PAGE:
January 6 is the Feast of the Epiphany, 12 days after Christmas, the day that the Three Kings honored the Christ child. The feast day is celebrated with a "King Cake" in many parts of the world. The King Cake often has a prize inside, often in the form of a baby, in honor of the baby Jesus. The person who chomps down on the baby receives honors and obligations -- like wearing a crown for the rest of the party and having to buy the cake next year.
In New Orleans, Twelfth Night marks the beginning of the Mardi Gras season. New Orleans bakeries start selling King Cakes on January 6 and continue until Fat Tuesday. The cakes are usually decorated in Mardi Gras colors and range in quality from dry, boring supermarket versions to cream cheese and fruit-filled extravaganzas. The baby usually comes on the outside these days -- you have to stick it in the cake yourself. (Thank the liability-insurance lawyers.)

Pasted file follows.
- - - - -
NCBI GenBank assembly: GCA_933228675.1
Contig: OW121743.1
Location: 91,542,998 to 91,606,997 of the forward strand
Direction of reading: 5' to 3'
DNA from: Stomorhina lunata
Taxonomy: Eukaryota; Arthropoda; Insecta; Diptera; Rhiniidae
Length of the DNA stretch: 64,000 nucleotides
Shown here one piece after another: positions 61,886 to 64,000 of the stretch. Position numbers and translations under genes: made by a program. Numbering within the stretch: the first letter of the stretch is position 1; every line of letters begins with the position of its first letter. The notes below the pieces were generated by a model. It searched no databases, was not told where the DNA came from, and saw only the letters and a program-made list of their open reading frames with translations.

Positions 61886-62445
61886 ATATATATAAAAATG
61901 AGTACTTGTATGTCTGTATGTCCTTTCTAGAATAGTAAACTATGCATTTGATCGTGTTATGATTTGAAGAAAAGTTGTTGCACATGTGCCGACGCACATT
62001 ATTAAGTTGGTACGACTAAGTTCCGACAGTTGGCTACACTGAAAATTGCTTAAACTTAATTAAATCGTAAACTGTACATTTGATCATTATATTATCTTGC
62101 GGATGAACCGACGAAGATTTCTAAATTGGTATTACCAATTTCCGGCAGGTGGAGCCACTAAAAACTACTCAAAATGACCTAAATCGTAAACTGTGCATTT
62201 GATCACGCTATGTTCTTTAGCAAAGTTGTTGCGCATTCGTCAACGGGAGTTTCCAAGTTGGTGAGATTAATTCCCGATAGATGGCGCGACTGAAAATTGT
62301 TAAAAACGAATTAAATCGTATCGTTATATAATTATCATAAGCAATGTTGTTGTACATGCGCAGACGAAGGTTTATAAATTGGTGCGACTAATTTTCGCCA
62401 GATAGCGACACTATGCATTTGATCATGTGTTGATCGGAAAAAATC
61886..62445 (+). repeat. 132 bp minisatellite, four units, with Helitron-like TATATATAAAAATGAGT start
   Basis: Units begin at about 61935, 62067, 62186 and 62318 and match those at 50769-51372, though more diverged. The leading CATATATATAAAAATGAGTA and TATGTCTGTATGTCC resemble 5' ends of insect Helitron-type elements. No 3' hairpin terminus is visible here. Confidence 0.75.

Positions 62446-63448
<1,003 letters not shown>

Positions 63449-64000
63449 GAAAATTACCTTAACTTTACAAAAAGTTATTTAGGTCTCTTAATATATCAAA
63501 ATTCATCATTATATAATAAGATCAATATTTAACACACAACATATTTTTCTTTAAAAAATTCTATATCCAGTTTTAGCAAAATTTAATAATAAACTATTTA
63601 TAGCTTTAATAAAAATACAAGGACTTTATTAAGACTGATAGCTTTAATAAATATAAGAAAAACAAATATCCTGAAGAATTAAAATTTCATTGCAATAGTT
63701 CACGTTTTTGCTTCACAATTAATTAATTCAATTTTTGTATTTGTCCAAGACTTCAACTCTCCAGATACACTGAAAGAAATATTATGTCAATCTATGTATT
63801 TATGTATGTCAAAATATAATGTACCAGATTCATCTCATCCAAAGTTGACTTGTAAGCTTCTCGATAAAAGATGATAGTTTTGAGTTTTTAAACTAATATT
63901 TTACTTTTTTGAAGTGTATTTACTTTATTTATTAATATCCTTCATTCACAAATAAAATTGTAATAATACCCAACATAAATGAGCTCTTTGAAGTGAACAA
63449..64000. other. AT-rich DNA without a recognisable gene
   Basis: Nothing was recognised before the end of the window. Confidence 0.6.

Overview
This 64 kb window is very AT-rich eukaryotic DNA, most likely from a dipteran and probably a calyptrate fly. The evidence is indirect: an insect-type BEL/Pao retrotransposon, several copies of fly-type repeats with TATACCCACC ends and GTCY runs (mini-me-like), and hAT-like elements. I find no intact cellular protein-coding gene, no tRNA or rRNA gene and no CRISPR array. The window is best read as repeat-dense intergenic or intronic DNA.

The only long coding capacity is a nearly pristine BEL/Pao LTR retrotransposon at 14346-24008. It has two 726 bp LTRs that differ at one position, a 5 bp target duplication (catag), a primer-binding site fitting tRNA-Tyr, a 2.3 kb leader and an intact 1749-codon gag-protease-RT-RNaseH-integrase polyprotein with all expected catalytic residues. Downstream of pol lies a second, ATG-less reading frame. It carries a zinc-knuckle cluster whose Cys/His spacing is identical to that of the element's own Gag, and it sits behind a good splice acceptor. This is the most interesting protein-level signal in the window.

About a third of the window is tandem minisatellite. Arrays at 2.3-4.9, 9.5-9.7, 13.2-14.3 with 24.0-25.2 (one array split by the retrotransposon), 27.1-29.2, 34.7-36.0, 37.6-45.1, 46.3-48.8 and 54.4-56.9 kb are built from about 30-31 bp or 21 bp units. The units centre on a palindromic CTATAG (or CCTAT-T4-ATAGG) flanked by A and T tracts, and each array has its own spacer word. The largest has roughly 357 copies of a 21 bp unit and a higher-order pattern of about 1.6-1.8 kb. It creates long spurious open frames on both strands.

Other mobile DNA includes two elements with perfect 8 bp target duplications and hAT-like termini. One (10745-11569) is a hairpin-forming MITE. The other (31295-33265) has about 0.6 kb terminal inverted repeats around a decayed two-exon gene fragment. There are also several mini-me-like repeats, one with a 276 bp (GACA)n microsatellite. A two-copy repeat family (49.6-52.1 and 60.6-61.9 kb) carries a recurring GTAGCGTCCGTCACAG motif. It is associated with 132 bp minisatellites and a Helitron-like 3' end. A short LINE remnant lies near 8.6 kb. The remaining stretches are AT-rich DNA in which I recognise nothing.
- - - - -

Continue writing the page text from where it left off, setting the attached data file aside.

Everybody has his or her favorite bakery for King Cakes, including me. I have been buying King Cakes from Rao's Bakery (pronounced Ray-o's) for years. The original Rao's was opened in 1941 in Beaumont. I went to the big Beaumont location at 4440 Dowlen Road this year and got a raspberry-cream-cheese version. One of these days, I am going to try the chocolate-coconut Zulu King Cake. Rao's ships thousands of cakes all over the country this time of year. You can mail order cakes from its website.
The Houston-area Rao's location is at 6915 Cypresswood in Spring.
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